Growing the wholesale the past four years continues to be hard. There were times we thought we needed to close shop and move on. Everyone else getting paid but us continues to wear on us but we have gotten use to it. We have learned to be content in putting money back into the bakery and helping it grow. We have also learned that everything will work out, even when we haven’t received checks from our customers and we have no money to pay our employees. Somehow, someway, the check rolls in just in time and we take a deep breath and keep going. Keeping employees happy, keeping accounts receivable and payable balanced has been a struggle along with Clint continuing to work long hours. But we are hopeful that our business will continue to grow and succeed. The path has been and continues to be more difficult than we could have ever imagined. But we wouldn’t trade what we have learned and been through together for the world. We now have three healthy children (and another on the way) who love to go see daddy at the bakery and get their hands on some dough. We take such joy in knowing everyday that thousands of people are eating our bread. That alone makes it all worth it along with knowing that no matter what happens, we have taken that road less traveled. Is it an easy road? NO! But is it a road full of memories, wisdom, growth, love and lots of tears and laughter? YES! And if we had to do it all over again, well at this point, probably not! We hope to continue to grow the business and touch people’s lives with what our children say is…”goooood bread!”

I like to say that we our pioneers of the 21st century. Clint comes from a long line of French family who settled in Louisiana & Arkansas. They loved to cook and hunt and this is our only explanation for Clint’s talents….it is strictly in his blood. He was given a wonderful legacy of good food from Louisiana ancestors and great duck hunting from his French ties in Arkansas.
I never knew my great grandparents who settled on the Texas Plains in 1904 and who gave me a wonderful legacy; however, I have come to know them ithrough my faith and through our struggles of being entrepreneurs. Although the times are different now and not near as hard, Clint and I can relate to Granddad and Granny Venneman through the hard times of stepping out in faith and going for our dreams, just as they did over 100 years ago. They drove horses and a wagon with their baby girl across the Midwest to Texas. Granddad built a two-room house on the rugged plains for his family, where Granny made their clothes from the flour sacks she used for baking bread. She churned butter on horseback on her way to the mailbox, which was 10 miles away. They faced the dust bowl, where most people packed up and moved away because it was so horrific, but they persevered. Because they went for their dreams and didn’t give up, my family enjoys and holds dear to our hearts an amazing Texas legacy as well as a nice way of living on the 100 year old working cattle ranch. This is our hope for our little family. To give them something that is being lost in today’s times…..roots and a strong foundation. Hopefully our grandkids and great grandkids will look back at our hard times, struggles and perseverance and find inspiration and hope. This is the best gift we can give our children. Little did you know this all ties into baking bread for you.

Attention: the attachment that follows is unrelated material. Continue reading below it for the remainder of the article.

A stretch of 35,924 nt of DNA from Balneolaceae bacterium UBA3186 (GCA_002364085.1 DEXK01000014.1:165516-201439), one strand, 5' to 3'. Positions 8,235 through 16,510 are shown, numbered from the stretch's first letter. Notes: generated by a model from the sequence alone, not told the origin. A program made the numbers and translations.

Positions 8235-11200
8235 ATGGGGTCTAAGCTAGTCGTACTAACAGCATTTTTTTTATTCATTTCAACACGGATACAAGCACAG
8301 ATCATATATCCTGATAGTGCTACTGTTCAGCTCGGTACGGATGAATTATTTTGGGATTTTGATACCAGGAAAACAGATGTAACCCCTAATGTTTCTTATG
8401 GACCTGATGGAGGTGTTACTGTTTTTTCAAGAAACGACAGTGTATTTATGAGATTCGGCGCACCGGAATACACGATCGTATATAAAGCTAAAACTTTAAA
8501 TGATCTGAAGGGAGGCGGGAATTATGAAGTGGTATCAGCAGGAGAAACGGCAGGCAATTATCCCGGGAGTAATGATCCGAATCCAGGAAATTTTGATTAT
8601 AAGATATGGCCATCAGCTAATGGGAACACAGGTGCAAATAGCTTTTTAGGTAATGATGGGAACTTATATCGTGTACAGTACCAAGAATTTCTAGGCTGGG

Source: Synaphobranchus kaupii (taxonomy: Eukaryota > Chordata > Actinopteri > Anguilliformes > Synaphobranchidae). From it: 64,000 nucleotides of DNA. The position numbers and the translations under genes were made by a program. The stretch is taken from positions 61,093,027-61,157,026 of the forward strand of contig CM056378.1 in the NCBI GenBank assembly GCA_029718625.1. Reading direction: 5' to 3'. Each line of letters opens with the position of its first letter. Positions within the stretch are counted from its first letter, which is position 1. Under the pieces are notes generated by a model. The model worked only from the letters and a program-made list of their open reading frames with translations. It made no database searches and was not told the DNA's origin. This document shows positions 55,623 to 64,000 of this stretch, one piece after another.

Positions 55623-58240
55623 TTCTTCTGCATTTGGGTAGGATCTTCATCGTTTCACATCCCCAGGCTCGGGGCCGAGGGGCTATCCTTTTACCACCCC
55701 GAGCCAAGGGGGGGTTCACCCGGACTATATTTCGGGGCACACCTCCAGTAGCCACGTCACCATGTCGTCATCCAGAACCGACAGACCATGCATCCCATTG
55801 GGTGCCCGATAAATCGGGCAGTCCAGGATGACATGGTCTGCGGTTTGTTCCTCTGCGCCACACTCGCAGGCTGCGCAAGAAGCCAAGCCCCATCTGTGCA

Thanks for letting us share our story thus far. As the years go on, I will keep on writing……about a divine intervention, falling in love, chasing dreams, being flat broke, laughing at mistakes, and just being plain crazy.